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Pet First Aid Kits

Whether it’s kept at home or packaged up for use on the go, a pet first aid kit is a great idea to have for whenever your furry friend gets a minor scrape or to use during an emergency. Read below to learn what you should put in your pet first aid kit.

When you put together a kit from this list, remember that a first aid kit is never intended to replace a professional physician’s care for either people or animals. Consult your vet before caring for a wound yourself and before using some items in this list that are intended only for emergency situations. It is also a great idea to look for classes about pet first aid in order to better use the equipment when it’s needed.

When you put together a first aid kit, you should first consider the most common and likely injuries your pet may obtain. Also consider your individual pet’s health concerns. These include chronic injuries that may come up at inopportune times, ongoing medical conditions they currently have, and the medications they need.

This list should be a good starting point for most pet first aid kits:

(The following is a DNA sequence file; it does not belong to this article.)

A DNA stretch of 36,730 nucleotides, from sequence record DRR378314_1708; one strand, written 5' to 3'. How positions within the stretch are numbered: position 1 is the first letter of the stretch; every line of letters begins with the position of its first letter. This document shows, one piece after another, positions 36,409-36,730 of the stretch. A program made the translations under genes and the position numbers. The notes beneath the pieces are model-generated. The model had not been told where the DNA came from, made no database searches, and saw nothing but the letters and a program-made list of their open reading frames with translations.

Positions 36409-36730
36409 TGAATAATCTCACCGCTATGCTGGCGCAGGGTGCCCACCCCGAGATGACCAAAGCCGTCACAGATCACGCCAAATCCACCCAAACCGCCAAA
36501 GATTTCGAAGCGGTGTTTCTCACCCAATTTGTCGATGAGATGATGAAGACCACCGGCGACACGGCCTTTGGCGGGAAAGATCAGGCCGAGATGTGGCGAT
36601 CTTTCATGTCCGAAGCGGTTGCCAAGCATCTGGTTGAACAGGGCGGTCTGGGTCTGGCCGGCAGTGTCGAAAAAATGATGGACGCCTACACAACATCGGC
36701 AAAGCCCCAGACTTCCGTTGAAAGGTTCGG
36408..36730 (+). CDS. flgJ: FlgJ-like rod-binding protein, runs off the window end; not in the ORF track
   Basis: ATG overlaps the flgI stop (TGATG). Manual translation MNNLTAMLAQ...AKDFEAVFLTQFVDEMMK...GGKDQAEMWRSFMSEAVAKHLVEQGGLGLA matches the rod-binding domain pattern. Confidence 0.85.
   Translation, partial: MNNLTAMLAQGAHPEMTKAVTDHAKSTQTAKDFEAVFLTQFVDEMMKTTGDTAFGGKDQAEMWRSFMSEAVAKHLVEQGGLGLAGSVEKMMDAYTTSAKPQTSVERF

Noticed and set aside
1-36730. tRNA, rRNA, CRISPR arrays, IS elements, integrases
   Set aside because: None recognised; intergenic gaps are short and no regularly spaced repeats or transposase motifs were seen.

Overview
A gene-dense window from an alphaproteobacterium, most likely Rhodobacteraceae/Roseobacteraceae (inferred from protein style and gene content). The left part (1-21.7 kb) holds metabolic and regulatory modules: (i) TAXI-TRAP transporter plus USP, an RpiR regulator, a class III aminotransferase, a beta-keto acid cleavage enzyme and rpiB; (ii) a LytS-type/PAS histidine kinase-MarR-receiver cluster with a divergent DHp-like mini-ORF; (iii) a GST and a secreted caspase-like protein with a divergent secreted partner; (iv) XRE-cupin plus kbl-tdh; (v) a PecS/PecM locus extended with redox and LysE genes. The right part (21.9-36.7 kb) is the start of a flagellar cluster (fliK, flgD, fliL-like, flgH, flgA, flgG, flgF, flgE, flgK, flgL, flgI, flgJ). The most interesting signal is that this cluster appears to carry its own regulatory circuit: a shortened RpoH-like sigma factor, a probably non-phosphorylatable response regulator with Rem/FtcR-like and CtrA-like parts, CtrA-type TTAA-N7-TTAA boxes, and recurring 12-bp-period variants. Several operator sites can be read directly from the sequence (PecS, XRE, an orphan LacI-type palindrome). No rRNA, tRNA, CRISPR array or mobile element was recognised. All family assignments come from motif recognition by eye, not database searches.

Bandages -Multiple types of bandages including a gauze, bandage tapes, VetWrap, non-stick sterile pads, and even duct tape to help secure a potential splint. Supply of your pet’s medications Tweezers -also consider getting a specialty tick remover. Extra leash, collar, and muzzle -Injured pets can be hard to control. A bottle of saline -for cleaning wounds or flushing eyes Clean towels and rags Syringe -to inject medication into pet’s mouth. Old credit card– to scrap away bee and insect stingers. Activated charcoal -can help in certain poisonings and toxicities – never use this without first checking with your veterinarian or animal poison control. Bandage scissors -these have a rounded or blunted tip to prevent cutting the skin. Benadryl -check with your veterinarian for the recommended dose and if appropriate for your pet. Digital thermometer Emergency blankets Emergency numbers -Write your veterinarian, animal poison control, and local animal emergency hospital numbers on the kit itself and in a slip of paper inside. First aid manual Battery powered hair trimmer -for trimming fur around wounds. Flashlight or penlight 3% Hydrogen Peroxide -can be used to induce vomiting in certain situations – never induce vomiting without first speaking with your veterinarian or animal poison control. Ice packs (keep ready and cooled for use in emergency situations like overheating or to be used to control swelling Vaseline or triple antibiotic cream

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